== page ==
SafetyCulture Summit 2021
Published January 25th, 2021
Workplace coaching, or employee coaching, is the continuous two-way feedback between the employee and the coach with the intention to work on areas for improvement and reinforce strengths to sustain the progress of the employee’s performance. In other words, coaching in the workplace means empowering employees to be the best performers that they can be.
This article covers the following topics:
Workplace coaching is important to set employees up for success in the workplace by providing the tools that workers can use to increase their knowledge and improve their skills. Through effective employee coaching, employers can cultivate their workers’ willingness to do the job, leading to higher job satisfaction and productivity.
Ultimately, a workplace coach is responsible for empowering an employee to be the best version of themselves at work. For workplace coaches to be effective and build up a company’s workforce, they should be mindful of the following before coaching begins:
The coach should have a firm belief in the value of the employee. The coach must begin with the mindset that the employee is worth the coaching effort.
The coaching environment ideally should be conducive to learning and communication. It needs to be a safe space for open, honest, two-way feedback between the employee and the coach.
The coach (and the employee) should be able to realize if the performance issue/s arise from lack of knowledge, skill gap, or lack of direction to properly execute a job. The coach should gather information based on the employee’s performance to identify areas for improvement.
The employee is likely receptive to coaching if the environment is conducive and if the coach is ready. Also consider asking questions like how’s the day going so far for the employee and observe non verbal cues and body language to assess if the employee may be open to coaching at the moment.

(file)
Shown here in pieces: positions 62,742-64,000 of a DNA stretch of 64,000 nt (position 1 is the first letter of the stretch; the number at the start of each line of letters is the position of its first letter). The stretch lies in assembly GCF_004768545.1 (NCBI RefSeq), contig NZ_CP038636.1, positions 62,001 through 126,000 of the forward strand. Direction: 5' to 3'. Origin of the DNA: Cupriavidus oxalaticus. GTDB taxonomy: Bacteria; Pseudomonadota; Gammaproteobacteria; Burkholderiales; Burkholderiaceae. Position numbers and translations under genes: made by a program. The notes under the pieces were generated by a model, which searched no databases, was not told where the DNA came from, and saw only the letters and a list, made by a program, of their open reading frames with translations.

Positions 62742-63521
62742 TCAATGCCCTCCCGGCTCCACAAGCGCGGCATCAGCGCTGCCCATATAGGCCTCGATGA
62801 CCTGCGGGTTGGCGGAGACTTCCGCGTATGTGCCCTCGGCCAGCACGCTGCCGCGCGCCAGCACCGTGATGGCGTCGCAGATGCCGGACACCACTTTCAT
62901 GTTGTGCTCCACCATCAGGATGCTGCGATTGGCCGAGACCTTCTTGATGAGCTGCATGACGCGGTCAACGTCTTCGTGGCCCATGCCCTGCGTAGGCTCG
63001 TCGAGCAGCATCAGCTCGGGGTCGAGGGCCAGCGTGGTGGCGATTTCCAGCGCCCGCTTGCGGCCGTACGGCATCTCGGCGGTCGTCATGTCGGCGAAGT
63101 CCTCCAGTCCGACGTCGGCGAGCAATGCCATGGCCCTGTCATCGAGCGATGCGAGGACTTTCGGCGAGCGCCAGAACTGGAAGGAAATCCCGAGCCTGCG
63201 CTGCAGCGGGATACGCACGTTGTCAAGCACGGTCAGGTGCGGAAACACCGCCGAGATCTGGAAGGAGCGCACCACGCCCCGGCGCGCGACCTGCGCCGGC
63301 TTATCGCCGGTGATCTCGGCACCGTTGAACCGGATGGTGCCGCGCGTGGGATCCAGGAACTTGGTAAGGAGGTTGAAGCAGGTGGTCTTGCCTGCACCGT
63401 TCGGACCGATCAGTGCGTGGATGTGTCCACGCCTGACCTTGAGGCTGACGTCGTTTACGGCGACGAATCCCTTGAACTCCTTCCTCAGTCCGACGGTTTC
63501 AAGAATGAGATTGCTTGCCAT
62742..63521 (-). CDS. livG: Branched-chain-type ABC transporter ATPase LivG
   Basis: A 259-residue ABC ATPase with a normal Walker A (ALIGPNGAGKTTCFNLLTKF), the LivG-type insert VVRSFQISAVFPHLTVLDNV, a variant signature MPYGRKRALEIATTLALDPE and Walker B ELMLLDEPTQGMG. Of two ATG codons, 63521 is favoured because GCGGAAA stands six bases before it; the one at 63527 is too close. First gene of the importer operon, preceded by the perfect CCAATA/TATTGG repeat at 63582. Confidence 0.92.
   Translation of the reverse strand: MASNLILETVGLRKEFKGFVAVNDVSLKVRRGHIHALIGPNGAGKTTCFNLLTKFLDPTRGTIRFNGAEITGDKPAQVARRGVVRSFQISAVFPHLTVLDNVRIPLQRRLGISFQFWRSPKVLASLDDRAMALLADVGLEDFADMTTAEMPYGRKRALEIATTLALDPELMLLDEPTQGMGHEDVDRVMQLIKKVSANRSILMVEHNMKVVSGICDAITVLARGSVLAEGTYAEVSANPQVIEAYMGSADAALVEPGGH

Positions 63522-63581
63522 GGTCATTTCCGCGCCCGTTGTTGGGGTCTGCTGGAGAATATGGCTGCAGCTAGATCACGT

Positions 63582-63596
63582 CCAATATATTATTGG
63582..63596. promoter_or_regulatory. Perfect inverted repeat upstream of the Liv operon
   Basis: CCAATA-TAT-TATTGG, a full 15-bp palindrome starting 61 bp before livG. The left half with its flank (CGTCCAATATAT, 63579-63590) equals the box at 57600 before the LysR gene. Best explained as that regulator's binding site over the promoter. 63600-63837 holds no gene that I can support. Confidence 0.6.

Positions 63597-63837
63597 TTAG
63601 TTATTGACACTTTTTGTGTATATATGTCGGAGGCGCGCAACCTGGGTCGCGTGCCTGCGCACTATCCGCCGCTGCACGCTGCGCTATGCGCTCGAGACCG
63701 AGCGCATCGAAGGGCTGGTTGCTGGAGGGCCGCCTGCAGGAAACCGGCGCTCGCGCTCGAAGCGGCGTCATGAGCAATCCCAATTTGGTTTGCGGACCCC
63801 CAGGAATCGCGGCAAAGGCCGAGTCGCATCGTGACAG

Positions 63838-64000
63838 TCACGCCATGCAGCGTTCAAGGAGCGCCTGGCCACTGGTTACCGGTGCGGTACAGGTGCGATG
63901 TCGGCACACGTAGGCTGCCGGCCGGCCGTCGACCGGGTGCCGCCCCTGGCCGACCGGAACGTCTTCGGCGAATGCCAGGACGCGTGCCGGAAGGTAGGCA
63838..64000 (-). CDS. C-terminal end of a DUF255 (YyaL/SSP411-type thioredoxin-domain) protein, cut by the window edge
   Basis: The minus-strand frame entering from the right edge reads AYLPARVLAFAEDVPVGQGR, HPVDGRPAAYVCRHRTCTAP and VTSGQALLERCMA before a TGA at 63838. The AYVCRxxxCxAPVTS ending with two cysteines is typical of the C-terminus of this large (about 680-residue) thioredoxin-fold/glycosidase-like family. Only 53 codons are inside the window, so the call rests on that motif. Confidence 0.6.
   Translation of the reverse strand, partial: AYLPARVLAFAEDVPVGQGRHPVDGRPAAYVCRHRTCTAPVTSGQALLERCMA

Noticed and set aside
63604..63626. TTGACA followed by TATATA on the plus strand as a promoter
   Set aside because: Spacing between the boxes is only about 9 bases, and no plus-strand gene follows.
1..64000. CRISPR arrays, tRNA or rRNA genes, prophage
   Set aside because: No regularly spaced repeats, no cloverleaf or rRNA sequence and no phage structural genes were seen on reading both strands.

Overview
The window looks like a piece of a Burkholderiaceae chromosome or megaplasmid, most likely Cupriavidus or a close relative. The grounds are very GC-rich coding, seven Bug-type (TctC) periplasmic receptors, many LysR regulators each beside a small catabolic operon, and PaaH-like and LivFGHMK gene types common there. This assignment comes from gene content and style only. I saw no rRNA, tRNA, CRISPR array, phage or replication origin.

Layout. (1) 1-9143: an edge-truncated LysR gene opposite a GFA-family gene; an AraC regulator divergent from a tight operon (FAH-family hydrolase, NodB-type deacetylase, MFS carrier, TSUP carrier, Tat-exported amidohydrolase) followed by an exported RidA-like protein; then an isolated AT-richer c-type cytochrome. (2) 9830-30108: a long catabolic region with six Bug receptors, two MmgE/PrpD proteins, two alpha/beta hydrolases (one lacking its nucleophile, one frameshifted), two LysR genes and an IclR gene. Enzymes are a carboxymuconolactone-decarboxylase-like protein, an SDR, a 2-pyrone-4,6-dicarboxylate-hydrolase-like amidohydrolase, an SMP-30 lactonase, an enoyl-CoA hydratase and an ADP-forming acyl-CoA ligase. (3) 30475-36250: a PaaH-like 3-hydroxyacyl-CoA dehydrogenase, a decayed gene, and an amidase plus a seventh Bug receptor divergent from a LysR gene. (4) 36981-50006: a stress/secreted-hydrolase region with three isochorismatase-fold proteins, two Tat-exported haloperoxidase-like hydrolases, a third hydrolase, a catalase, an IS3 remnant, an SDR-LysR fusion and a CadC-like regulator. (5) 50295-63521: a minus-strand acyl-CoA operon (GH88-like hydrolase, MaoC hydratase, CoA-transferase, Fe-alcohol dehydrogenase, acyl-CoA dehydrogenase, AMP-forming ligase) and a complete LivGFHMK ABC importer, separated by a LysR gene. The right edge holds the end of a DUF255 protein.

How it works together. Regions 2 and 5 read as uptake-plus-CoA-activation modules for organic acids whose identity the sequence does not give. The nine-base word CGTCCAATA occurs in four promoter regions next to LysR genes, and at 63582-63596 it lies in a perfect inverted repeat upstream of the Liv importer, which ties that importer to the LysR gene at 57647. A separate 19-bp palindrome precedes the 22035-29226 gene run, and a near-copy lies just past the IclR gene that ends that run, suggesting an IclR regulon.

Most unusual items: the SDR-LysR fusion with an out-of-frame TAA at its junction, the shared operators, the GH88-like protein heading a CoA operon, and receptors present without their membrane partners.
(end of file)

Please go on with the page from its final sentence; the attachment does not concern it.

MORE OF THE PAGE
Intentionality and preparation are important for coaching to be effective. The coach needs to adjust the method of coaching according to the employee’s learning style: visual, kinesthetic, read/write, auditory. The coaching process needs to be communicated well with the employee to get the most out of the session, leading to better outcomes.
Benefits of Coaching Employees
Coaching should be done daily and not just during scheduled weekly or monthly sessions. Whether it’s just a quick huddle, via video conference, one-on-one, catch-up, team meeting, as long as it’s an opportunity to address possible improvement, it is considered coaching.
Similar areas of improvement or challenges may be discovered during coaching and there may be a tendency to use one generic action plan for different employees–be aware that one approach may not apply to all. The coach should help the employee formulate own action plans and make sure that they are doable for the employee.
Coaching is not meant to assess past performance. The information gathered from past performance is meant to help determine what the employee should improve on moving forward.
The coach is not supposed to do all the talking during coaching. Majority of the input should be from the employee while the coach should guide the direction of the session with the intention to help the employee realize areas for improvement. Once identified, the employee comes up with an action plan and the coach is responsible for helping determine if it is a SMART action plan.
To make sure that action plans are S.M.A.R.T., ask the following questions:
Once the coach and the employee agree that the action plans are indeed SMART, document the coaching session, commit to the action plans, and monitor employee progress.
Use tools with cloud-based storage like iAuditor by SafetyCulture to record the coaching session and document the ongoing progress of the employee. Take advantage of the following features relevant to employee coaching:
Employee coaching forms that are easy to use and custom-made according to the company needs will be great tools for employees and coaches to document and monitor employee progress. Browse this collection of coaching templates and select which among these customizable forms you’d like to use for your next employee coaching session.
As a staff writer for SafetyCulture, Erick is interested in learning and sharing how technology can improve work processes and workplace safety. Prior to SafetyCulture, Erick worked in logistics, banking and financial services, and retail.
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